Four Pirate Bay Founders Not Guilty In Copyright Infringement Case, Belgian Court Says
The founders of the world’s most popular torrent site, Pirate Bay, have been in hot water the past few years, following a copyright infringement case against them. Now, the four co-founders of Pirate Bay are acquitted of criminal copyright infringement and abuse of electronic communications, according to a ruling by the Belgian court located in Mechelse.
According to Tech Crunch, Carl Lundström, Peter Sunde, Fredrik Neij, and Gottfrid Svartholm were facing the criminal charges for their alleged involvement with Pirate Bay. However, the four Pirate Bay co-founders stated that they have not been involved with the maintenance of the website and cannot be held liable for the charges dropped against them.
Based on a report by RT, the Belgian court is reviewing the activities of Pirate Bay from September 2011 to November 2013. The defendants, however, said that Pirate Bay was sold in 2006 to a Seychelles-based company called Reservella and since then, they have had no control over Pirate Bay’s activities.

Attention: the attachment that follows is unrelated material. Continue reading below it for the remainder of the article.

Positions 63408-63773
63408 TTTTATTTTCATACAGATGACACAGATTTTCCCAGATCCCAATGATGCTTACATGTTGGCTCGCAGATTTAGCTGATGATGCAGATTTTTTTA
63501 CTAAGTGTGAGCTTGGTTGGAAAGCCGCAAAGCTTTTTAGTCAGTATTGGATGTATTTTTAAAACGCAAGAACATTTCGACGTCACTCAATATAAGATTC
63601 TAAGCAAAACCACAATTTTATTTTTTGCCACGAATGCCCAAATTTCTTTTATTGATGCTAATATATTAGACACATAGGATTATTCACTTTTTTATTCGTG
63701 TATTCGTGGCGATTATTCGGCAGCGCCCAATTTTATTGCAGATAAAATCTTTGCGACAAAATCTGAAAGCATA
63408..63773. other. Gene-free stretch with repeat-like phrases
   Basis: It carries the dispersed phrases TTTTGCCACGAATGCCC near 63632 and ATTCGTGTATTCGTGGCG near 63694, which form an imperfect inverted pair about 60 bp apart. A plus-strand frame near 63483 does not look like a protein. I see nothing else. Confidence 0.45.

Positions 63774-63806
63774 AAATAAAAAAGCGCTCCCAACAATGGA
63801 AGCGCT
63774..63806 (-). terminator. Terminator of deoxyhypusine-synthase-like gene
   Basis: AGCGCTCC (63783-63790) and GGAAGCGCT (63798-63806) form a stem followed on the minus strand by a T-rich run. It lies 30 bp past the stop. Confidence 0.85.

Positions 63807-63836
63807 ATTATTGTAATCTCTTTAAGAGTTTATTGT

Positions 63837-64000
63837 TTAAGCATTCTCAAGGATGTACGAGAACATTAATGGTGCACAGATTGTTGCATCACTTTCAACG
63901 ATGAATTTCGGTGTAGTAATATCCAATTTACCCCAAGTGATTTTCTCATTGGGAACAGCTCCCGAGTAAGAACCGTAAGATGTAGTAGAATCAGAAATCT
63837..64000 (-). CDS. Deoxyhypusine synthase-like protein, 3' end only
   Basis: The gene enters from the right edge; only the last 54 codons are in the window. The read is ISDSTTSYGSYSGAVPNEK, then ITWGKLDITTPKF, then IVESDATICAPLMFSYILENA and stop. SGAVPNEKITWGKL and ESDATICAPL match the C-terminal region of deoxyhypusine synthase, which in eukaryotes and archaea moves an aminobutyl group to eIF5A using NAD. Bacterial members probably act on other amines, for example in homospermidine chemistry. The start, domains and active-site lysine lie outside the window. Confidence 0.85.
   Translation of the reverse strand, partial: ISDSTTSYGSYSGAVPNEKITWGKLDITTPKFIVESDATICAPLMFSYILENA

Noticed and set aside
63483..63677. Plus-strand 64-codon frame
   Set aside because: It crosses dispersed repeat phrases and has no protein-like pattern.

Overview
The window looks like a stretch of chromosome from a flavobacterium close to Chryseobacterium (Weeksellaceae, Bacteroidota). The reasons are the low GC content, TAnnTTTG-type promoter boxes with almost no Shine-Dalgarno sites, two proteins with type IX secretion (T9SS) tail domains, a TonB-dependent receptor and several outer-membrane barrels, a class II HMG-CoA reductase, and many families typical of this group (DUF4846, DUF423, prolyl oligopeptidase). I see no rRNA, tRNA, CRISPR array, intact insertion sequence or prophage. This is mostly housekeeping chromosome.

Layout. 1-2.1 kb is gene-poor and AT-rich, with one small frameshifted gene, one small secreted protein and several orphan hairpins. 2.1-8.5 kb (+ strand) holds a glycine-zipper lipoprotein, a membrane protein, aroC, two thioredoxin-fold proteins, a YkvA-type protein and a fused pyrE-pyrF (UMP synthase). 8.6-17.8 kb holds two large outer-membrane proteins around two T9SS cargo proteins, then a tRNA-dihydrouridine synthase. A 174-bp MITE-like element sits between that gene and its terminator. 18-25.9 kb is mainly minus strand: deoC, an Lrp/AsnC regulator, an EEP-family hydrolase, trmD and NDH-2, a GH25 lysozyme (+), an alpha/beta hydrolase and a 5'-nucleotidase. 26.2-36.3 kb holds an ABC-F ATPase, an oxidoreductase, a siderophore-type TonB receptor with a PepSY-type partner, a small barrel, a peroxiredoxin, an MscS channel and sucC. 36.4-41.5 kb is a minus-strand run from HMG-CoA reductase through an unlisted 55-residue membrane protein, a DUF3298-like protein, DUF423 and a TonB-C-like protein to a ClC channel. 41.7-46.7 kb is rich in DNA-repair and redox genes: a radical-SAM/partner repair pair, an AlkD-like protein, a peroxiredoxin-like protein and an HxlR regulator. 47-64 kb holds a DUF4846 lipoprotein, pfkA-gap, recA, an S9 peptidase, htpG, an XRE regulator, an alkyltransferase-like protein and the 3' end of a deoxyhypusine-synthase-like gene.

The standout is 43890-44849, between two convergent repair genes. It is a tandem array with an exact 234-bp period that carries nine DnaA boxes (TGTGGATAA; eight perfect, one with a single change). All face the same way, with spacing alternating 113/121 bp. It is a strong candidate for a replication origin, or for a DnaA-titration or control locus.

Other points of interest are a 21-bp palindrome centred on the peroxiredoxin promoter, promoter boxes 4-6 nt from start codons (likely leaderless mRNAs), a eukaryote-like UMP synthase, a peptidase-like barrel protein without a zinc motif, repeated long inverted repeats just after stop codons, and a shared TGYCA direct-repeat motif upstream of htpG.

A report from Torrent Freak provides more details.
“All four defendants deny having had anything to do with the site since it reported sale to a Seychelles-based company called Reservella in 2006. That has proven problematic, since the period in which the four allegedly committed the crimes details in the Belgian case spans September 2011 and November 2013.”
Since there was a lack of evidence connecting the four co-founders to Pirate Bay’s activities for the time in question, the case fell apart and they were found not guilty of the crimes. Additionally, Svartholm, one of the co-founders, was behind bars for more than a year during that time.
After the verdict was dropped, the prosecution, which is the Belgian Entertainment Association, agreed with the decision the court made.
“Technically speaking, we agree with the court.”
The Pirate Bay founders may have won this case, but this might not be their last battle in court (it surely isn’t the first).
Neij, who was just released after spending 10 months in prison for his involvement in Pirate Bay, said that the prison time was worth it.
“Things were not too bad in prison. It was well worth doing prison time for The Pirate Bay, when you consider how much the site means to people.”
As the Inquisitr previously reported, the French court shut down Pirate Bay, and others such as Denmark, Italy, UK, and the United States have attempted to have the torrent-sharing site shut down permanently.
[Image via Pirate Bay]